BAMAKO, Mali (AP) — Suspected Islamic extremists are holding about 30 men from the Dogon ethnic group hostage after ambushing several public transport buses in central Mali earlier this week, a community leader said Friday.
Bocar Guindo said that armed men initially kidnapped about 40 people who had been traveling Tuesday between Koro and Bankass. The women aboard, though, were later released, he said.
While there was no immediate claim of responsibility, suspicion immediately fell on Islamic extremists who have been operating in the area for years and are known to target public transport.
Their growing presence has heightened communal tensions, with members of the Peuhl ethnic group being accused of collaborating with them. Dogon communities, meanwhile, have been targeted for allegedly supporting the Malian army's counterinsurgency efforts.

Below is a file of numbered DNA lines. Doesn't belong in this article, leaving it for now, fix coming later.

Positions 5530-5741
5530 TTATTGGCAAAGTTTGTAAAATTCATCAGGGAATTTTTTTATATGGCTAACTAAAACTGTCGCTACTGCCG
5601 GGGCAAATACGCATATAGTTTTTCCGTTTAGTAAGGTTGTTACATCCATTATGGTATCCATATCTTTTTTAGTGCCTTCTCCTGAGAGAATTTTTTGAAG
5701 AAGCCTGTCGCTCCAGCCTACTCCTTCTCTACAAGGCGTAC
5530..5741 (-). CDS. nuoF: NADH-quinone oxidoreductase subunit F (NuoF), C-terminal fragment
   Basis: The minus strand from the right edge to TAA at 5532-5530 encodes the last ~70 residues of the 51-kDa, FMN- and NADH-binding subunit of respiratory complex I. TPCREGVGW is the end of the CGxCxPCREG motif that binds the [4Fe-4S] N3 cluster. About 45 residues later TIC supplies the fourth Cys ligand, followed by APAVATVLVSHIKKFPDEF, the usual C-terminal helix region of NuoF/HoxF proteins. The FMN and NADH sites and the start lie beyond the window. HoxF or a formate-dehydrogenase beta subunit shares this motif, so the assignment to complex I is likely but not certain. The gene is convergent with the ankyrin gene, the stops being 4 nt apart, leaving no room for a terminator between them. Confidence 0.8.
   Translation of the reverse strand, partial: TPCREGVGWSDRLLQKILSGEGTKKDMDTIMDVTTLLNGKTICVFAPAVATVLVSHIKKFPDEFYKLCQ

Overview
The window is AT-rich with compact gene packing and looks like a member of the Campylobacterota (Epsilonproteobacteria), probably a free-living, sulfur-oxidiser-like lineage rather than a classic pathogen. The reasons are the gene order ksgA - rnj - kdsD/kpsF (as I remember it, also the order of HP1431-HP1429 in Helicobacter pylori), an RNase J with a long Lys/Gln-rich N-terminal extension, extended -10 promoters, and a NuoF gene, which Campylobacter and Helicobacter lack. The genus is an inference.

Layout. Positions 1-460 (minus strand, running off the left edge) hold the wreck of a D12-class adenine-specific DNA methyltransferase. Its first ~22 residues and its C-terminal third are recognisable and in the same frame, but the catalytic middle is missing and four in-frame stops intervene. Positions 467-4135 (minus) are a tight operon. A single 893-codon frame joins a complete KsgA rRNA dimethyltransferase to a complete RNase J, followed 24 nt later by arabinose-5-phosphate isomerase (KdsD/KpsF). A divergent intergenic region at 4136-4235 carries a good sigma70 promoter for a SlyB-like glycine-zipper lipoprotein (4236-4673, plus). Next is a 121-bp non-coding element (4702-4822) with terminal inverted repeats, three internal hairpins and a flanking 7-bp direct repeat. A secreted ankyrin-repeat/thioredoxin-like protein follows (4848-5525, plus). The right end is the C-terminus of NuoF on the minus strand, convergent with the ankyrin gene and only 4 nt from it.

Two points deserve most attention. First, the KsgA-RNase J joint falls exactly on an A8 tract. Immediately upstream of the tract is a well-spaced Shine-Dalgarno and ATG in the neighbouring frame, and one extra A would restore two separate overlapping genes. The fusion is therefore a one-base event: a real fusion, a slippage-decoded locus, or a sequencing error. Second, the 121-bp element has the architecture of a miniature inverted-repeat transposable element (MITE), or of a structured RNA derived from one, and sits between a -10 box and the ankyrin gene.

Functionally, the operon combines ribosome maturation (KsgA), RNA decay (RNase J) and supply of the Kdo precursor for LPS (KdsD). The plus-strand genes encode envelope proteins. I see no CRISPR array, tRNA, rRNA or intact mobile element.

A similar attack took place in 2021, when armed men identifying themselves as jihadis took dozens of people hostage in the same part of central Mali. The hostages were released only after their families paid ransoms.
Mali's Islamic insurgency began spreading into the central part of the country after a French-led military operation ousted jihadis from power in major towns across the north in 2013.
Security concerns have only grown since a 2020 coup deposed Mali's democratically elected president. The army colonel who seized power, Assimi Goita, has sought to distance the country from its one-time international partners.
Last year, French troops left Mali after nearly a decade of helping fight exremists in the former colony. And now U.N. peacekeepers are in the process of departing at the request of the Malian junta-led government.